ASU must figure out a way to contain Missouri QB James Franklin to have a chance at victory. (Photo by Peter Vander Stoep for


The Mizzou spread-option offense is a big play waiting to happen.  They are skilled and fast at the receiver position including the Rivals national overall top 2012 recruit Dorial Green-Beckham.  Green-Beckham is an imposing 6′ 6″ 220-pound player with great speed who is going to provide Franklin with a mismatch opportunity all over the field.  Other very capable receiver targets include Marcus Lucas (6 rec, 88 yds, 1 TD vs GA) and L’Damian Washington (2 rec, 81 yds, 1 TD vs GA) who are both very shifty in the open field and will force the ASU defense to be even more assignment sound and sure in their tackling.

Complimenting Franklin in the rushing attack are a couple of game breaking running backs in Kendial Lawrence and Marcus Murphy. Lawrence is averaging nine yards per carry and will remind Sun Devil Nation of our own DJ Foster with similar size, speed, and elusiveness in the open field.  The only deficiency that may hinder the Tiger offensive attack is the loss of starting left tackle Elvis Fisher.  Once Fisher was taken out of the contest with Georgia, the Missouri coaching staff was forced to juggle their O-line personnel to fill in, resulting in lost focus and leadership as they began to accrue penalties, missed blocking assignments, and suffered a diminished rushing game.  Fisher is expected to miss several weeks with a knee injury opening the same door for ASU that Georgia was able to run through with their own relentless pass rush.  ASU will get standout linebacker and team leader Brandon Magee back this week after sitting out the Illinois game with a concussion.  However, Magee’s backup, freshman Carlos Mendoza was lost for the season just before halftime last week with a shoulder separation injury.  Fortunately for ASU, the defensive coaching staff has some capable personnel that can play multiple positions and create depth where they are thin.  It was announced this week that Deantre Lewis, who made his mark as an electric RB as a freshman two years ago, will be moved to the defense where his athleticism should help bolster the depth chart.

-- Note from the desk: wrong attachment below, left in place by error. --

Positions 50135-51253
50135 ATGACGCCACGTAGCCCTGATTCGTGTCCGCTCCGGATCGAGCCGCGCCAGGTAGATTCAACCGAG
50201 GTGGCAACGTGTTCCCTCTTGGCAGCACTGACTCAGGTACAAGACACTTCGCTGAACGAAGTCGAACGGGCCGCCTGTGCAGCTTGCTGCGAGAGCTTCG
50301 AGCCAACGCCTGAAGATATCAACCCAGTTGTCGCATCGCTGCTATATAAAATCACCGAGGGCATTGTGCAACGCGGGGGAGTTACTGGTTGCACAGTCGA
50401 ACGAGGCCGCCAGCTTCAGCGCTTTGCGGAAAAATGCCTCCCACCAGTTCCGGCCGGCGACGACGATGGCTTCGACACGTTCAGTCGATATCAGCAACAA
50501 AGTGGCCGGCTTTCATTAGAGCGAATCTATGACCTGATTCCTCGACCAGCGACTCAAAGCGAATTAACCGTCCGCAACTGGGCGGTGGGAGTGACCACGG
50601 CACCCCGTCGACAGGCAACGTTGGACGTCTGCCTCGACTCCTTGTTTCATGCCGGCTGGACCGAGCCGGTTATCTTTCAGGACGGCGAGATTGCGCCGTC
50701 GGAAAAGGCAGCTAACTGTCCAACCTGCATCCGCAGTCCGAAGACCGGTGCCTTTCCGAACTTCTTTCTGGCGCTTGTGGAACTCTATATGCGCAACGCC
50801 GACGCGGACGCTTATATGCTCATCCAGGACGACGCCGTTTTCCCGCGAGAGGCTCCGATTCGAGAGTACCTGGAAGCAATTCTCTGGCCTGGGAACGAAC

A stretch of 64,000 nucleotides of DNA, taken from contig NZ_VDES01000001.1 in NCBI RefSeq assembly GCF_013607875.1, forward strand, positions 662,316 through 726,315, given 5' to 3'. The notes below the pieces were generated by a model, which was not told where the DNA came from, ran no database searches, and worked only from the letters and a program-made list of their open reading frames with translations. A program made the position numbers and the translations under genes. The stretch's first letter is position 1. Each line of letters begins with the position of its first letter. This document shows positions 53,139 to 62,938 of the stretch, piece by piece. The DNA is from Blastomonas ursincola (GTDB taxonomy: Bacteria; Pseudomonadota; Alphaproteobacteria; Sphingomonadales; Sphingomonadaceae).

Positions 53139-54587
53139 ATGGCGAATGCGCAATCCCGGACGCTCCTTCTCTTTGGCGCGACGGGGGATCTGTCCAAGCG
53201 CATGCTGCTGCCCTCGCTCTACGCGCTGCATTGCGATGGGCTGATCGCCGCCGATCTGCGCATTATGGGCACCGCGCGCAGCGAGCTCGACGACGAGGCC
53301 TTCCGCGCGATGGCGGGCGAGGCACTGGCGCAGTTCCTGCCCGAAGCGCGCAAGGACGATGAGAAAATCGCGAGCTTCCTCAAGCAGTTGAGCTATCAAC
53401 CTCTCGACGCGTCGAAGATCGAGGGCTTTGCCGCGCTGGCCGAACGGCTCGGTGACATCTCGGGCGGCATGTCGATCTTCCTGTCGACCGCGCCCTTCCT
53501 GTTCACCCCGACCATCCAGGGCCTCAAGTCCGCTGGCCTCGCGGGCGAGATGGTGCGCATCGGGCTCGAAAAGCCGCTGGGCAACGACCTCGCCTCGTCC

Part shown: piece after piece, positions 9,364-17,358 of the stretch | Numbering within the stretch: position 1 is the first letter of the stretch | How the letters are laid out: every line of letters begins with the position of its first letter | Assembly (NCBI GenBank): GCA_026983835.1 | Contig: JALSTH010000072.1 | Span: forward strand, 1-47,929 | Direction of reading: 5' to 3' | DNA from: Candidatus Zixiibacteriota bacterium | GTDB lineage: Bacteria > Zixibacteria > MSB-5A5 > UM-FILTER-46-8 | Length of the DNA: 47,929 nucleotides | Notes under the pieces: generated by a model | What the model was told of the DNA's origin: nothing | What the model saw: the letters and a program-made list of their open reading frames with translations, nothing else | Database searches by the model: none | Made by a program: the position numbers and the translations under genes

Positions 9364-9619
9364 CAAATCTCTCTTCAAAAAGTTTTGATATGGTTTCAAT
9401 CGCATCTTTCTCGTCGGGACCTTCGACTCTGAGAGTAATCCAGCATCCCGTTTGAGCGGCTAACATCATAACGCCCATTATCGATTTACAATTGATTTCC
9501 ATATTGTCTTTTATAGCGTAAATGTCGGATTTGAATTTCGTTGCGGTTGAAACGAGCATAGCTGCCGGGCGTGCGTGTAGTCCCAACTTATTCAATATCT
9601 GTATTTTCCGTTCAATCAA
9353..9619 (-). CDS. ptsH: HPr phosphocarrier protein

(Photo by Peter Vander Stoep for